Fireworks going off illegally in your Tacoma neighborhood? Here’s how to report it

Tony Overman/
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July 4 is the busiest day for South Sound 911, Pierce County’s emergency communications agency.

At Tuesday’s Tacoma City Council meeting, Mayor Victoria Woodards implored residents to only call 911 in a true emergency, and not to call if they see fireworks set off illegally.

“When you dial 911 about a firework, you are then jamming up the queue for people who have real emergencies,” Woodards said.

South Sound 911 will launch an online reporting system for fireworks complaints. Residents in Tacoma, Sumner, University Place, Fife, Orting and Roy can report the illegal discharge of fireworks online at starting at 6 p.m. Friday to 6 a.m. on Tuesday.

Those in Tacoma city limits also can report illegal fireworks through the non-emergency number, 311.

The online report requires a valid address where the violation occurred, the complainant’s name and phone number. If the location of the fireworks complaint is not eligible for an online report, the complainant will need to call the non-emergency line at 253-287-4455 or 800-562-9800.

Information collected by or the non-emergency line is passed to law enforcement agencies electronically or over the radio. Law enforcement agencies will determine whether a response is needed or if further investigation is required.

Those caught using fireworks in Tacoma could be fined $513 for the violation and have their fireworks confiscated. Gig Harbor and University Place permit the use of fireworks solely on July 4 from 9 a.m. until midnight, whereas Lakewood allows fireworks on July 4 from 11 a.m. to 11 p.m. In unincorporated Pierce County, fireworks can be released on private property on July 1 to July 3 from 10 a.m. to 11 p.m., July 4 from 10 a.m. to midnight.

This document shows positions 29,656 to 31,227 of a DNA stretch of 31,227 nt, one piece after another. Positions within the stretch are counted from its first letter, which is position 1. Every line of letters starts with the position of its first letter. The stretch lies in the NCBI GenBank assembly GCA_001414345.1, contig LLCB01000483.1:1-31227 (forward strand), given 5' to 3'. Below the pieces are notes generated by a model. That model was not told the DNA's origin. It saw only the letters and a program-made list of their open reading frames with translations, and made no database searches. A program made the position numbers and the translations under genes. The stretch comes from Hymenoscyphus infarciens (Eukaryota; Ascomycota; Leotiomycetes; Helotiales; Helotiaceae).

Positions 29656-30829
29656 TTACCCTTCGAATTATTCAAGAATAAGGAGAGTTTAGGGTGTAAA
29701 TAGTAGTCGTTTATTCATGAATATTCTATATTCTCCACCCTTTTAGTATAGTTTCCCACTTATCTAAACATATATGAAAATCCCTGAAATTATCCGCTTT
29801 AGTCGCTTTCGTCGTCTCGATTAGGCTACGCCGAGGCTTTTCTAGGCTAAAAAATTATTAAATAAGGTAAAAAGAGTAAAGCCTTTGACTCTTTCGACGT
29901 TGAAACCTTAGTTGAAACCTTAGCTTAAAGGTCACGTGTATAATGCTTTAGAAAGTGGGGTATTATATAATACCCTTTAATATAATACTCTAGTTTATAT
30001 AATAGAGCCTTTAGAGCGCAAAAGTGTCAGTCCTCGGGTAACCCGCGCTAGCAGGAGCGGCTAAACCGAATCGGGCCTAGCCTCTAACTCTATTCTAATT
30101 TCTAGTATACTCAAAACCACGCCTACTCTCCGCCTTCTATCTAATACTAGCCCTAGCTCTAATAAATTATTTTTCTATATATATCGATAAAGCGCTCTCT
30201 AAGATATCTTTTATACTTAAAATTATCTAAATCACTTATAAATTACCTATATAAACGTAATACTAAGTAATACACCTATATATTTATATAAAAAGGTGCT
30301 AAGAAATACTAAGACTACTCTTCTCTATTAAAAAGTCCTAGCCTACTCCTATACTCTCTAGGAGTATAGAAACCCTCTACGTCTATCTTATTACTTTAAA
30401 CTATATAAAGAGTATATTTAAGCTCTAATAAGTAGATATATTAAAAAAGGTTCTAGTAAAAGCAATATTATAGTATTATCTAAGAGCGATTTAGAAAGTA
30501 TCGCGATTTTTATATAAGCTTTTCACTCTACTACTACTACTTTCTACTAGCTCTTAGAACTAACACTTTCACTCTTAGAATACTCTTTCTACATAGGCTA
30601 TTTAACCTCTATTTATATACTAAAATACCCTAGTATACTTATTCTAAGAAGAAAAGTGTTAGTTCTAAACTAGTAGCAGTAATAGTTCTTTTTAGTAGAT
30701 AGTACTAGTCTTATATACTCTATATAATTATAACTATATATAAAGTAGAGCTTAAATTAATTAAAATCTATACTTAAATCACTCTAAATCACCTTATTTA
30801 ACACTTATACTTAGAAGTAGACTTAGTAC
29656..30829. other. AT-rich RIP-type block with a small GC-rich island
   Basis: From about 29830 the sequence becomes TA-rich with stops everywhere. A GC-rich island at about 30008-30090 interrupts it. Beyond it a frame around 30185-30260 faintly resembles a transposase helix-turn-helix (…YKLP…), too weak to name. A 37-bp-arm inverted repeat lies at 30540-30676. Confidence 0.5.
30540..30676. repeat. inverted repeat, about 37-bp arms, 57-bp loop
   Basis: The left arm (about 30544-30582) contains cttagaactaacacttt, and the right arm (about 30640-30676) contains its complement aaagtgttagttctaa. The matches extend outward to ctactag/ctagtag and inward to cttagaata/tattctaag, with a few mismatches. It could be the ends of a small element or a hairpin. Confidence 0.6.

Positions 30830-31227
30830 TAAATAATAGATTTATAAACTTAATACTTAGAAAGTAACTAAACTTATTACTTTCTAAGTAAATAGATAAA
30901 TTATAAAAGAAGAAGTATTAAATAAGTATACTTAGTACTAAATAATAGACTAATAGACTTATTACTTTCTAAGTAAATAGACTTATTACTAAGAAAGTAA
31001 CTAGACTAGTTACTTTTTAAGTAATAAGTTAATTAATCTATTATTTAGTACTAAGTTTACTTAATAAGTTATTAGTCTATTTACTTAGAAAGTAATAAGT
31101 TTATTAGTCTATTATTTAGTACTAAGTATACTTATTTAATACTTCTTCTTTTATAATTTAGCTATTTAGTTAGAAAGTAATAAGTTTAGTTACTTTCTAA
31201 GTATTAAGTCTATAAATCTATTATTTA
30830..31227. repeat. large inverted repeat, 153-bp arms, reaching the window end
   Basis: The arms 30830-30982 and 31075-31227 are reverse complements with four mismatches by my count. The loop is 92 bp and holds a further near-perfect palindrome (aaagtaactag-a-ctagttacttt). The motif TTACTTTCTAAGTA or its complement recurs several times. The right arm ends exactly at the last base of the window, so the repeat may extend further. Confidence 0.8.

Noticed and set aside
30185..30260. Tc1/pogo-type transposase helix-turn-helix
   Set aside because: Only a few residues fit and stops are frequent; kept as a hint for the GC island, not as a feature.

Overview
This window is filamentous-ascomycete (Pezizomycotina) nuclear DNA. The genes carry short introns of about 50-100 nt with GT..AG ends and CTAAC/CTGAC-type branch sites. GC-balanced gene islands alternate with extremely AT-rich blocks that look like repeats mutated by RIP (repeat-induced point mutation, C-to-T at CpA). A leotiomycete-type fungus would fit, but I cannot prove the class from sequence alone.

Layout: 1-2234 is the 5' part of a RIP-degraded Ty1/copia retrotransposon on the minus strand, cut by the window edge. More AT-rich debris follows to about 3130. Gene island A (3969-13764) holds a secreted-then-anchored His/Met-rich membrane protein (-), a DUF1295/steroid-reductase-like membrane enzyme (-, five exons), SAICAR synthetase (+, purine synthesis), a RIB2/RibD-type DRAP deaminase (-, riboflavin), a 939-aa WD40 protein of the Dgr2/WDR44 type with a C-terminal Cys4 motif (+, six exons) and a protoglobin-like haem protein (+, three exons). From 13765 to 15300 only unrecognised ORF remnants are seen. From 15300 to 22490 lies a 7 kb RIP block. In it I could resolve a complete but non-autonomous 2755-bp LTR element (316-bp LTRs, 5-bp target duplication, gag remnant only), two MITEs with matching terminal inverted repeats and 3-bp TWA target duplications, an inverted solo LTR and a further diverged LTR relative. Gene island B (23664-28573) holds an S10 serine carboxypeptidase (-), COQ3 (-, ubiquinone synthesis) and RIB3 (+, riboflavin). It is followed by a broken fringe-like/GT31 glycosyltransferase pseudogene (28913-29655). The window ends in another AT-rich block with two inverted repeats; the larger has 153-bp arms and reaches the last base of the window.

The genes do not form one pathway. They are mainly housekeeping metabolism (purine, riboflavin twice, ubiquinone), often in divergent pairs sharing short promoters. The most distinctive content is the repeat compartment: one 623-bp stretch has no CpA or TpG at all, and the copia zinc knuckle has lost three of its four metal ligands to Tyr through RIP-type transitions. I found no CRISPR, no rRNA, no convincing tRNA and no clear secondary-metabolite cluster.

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Callers should report fires and injuries from fireworks to 911.

South Sound 911’s non-emergency line is best for police, fire or medical incidents that are not life-threatening emergencies, have no threat to property or a serious crime is not in-progress and an immediate response is not needed, such as a burglary with the suspect gone.

“Emergencies are always our number one priority,” South Sound 911 executive director Deborah Grady said. “Providing alternative reporting options offers both a convenience to our community and reduces the impact on our call takers, so they can focus on true emergencies and get people the help they need as fast as possible.”

According to South Sound 911 community relations manager Kris McNamar, some examples of when it’s best to call 911 are a shooting, stabbing, kidnapping, drowning, fire, heart attack, stroke, armed robbery, domestic violence, suicide threat, assault and overdose. It is best to call the non-emergency line with fireworks complaints, identity theft, noise complaints, found property and burglary that is not in-progress.

Calling the non-emergency line or filling an online report keeps the 911 lines (Tacoma uses for police reports) and staff available to handle incoming emergencies. If someone calls 911 with a non-emergent situation, the call will be transferred to the non-emergency queue.

Woodards also said at Tuesday’s meeting to stay on the line if you call 911. If you hang up a dispatcher will take the time to call you back, she said. In May, South Sound 911 received more than 20,000 law enforcement calls, of them 3,200 were 911 hang-ups or an open line.